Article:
Portugal's wine history is closely connected with England. During the 17th century, England began to import port wine because it was at war with France. Since 1986, when Portugal joined the EU, modernization has been carried out and today exports to many countries. Portugal has over 300 native grapes and most wines are blends, mixtures of different grape varieties. Some of the most famous blues are Touriga Nacional, Touriga Franca and Trincadeira. Fresh white wines are made from green grapes, the most famous being Alvarihno. There are 14 wine regions where Douro (Valley of Port), Minho (Vinho Verde) Dao, Alentejo and Setubal stand out. Portugal's quality system is relatively simple. DOC (or DOP) means that the wine comes from a geographically defined area. There are 31 DOCs in the country. The class below is called IGP (Vinho regional) and the simpler table wines are called Vinho, this is printed on the labels. Portugal is known for its port wine, where you interrupt the fermentation by adding alcohol, you then get a strong and sweet wine. Madeira is made in a similar way but here the wine is heated, the sugar caramelises and creates a burnt and nutty flavour. Grape varieties also often have local names, so that can make it a bit tricky to keep up with. But fear not, Portuguese wine is among the most affordable wines right now, so you can try your hand at it.


We have grown wine in Sweden for only about 20 years, as the rising average temperature has improved the conditions. There are about fifty commercial growers in Sweden and the wines have won a lot of international prizes. Viticulture in Sweden is ongoing and very interesting. The red wines tend to be fruit driven with good acidity. White wines, usually from the Solaris grape, are crisp, fresh and full of character at their best. Cultivation is mainly in Skåne, but viticulture is also carried out on Öland and in Gotland and Halland. Grapes that can withstand the climate in Sweden (such as the white wine grape Solaris, for example) are prioritized. Frühburgunder, Rondo and Regent are some of the blue grapes grown. The Swedish Wine Association assesses the Swedish wines every spring without ranking them. The winegrowers then have the opportunity to talk to supervisors who can help them develop their wine. Wine is also made in Stockholm and Gothenburg at so-called urban wineries, but then with imported grapes. An exciting and public trend, as you often have a wine bar in connection and glass walls into the production facility itself.


Italy competes with France to produce the most quality wine in the world. The Greeks started growing wine in southern Italy around SEK 1,500 BC. and called the country Oinotoria, the Wine Country. Wine is made in basically all of Italy, but the north-south extent and strong local traditions mean that the variety is enormous. Undoubtedly, however, it is the red wines that are most famous. Some of the top of Italy's 20 regions are Piedmont, Tuscany and Veneto. Italy's most famous blue grape is probably Sangiovese, which is grown mainly in Tuscany - think Chianti! Italian wines are classified by origin. The two simplest classes are called VdT and IGT which stand for Vino da Tavola and Indicazione Geografica Tipica. The quality wines are called DOC and DOCG, here strict requirements on geographical origin, selection and production apply. Note, it is the regions not the producers that are judged, therefore it is not a given that a wine is great just because it has a DOCG label. In the seventies came the so-called Super Tuscans, wine made in the French way with French grapes such as Cabernet Sauvignon, Merlot and Cabernet Franc. It was and is a huge success and costs accordingly. Even today, Tignanello is classified as IGT, the simpler level of quality, because of the foreign grapes.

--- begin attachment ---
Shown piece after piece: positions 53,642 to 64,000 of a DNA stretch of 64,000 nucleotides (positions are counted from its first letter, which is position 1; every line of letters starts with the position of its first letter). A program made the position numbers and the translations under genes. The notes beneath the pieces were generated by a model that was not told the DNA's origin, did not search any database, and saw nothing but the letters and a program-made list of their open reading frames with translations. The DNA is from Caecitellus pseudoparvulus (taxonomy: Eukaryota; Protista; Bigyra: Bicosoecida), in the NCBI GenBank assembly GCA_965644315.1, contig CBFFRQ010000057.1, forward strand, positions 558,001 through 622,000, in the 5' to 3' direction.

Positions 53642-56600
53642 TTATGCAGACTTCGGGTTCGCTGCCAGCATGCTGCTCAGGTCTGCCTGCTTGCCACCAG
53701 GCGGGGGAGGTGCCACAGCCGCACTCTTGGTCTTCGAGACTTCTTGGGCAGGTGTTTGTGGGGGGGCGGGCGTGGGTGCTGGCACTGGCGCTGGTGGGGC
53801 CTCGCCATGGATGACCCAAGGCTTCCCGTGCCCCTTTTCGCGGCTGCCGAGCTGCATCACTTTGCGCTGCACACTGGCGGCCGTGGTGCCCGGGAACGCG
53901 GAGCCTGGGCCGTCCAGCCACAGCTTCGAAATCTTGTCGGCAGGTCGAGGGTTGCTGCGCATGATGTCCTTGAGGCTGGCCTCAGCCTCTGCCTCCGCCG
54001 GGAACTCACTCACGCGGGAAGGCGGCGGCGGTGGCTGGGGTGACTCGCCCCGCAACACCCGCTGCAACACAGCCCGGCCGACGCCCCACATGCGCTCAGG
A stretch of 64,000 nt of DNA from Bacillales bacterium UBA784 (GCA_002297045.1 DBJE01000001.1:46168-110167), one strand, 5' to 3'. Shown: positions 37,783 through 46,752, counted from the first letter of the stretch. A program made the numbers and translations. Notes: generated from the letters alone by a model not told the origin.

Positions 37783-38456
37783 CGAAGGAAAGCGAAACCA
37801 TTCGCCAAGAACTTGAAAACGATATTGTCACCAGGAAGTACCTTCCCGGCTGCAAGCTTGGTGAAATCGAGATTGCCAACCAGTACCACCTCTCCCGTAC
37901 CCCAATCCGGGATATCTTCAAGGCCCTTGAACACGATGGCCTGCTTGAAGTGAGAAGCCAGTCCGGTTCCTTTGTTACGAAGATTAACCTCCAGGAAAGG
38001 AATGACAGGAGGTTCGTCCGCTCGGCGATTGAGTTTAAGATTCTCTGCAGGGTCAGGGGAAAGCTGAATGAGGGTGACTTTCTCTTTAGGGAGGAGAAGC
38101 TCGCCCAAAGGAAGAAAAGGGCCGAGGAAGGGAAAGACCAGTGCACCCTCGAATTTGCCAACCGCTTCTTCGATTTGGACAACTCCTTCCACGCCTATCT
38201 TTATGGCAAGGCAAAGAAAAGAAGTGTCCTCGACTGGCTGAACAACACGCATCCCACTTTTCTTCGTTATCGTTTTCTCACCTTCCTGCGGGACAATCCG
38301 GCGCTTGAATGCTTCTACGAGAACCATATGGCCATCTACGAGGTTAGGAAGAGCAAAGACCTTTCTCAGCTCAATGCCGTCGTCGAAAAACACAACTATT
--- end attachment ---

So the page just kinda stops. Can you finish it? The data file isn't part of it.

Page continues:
South Africa

Wine has been grown here for over 350 years. Cape Town served as a bunkering port for East Indiamen, and wine and other goods were taken on board here. Exports to Great Britain accelerated in the 19th century when England was at war with France (again). In modern times, exports started in connection with the abolition of apartheid in the 1990s. They are successful with their mixed wines, blends and they make interesting white wines from Chenin Blanc. Wine is grown in six regions (25 districts), mainly in the southwestern parts. Best known is the Coastal Region with districts such as Stellenbosch, Paarl and Swartland. The most cultivated grapes are Chenin Blanc, Cabernet Sauvignon, Colombard and Shiraz (Syrah). The quality system is called WO (Wine of Origin) and is similar to the European one. WO comprises three classes; regions, districts and wards/sub-districts. But there is also a narrower distinction, Single Vineyards. If the grape/vintage is stated, 85 percent of the content must match what is stated. Method Cape Classic (MCC) is the designation for sparkling wine made according to the champagne method. One sometimes finds a certain smokiness in South African wines, especially those made from the indigenous Pinotage grape, which was created in 1925 and is a blend of Cinsaut and Pinot Noir. What causes the smokiness is not entirely clear.


The USA initially had headwinds as a wine country. The climate was challenging and local grape varieties produced a wine that tasted bad. Vines from Europe were often destroyed by pests and diseases. However, the American vines were immune to the vine aphid, so the solution was to graft the tastier European grape varieties onto the local rootstocks. The greatest success came in California, with classic grape varieties such as Cabernet Sauvignon and Chardonnay leading the way. However, it was zinfandel that became America's favorite grape, even though it also originally came from Europe. Zinfandel gave the American wines a reputation as big with lots of alcohol, lots of fruit and lots of flavor. Today, it is still California that dominates, followed by New York, Washington and Oregon as the other major whirlwind states. In recent years, the latter two in particular have taken off as taste has moved towards more balanced cool climate wines. Until the late 1970s, the USA did not have an actual designation of origin for wines, but then a system based on American Viticultural Areas (AVAs) was introduced. The system is based on geographical and climatic grounds and 85 percent of the grapes for an AVA wine must come from the exact area specified on the label. There are currently around 230 AVAs in the USA, but on the other hand there is no clear quality classification as in the major European wine countries.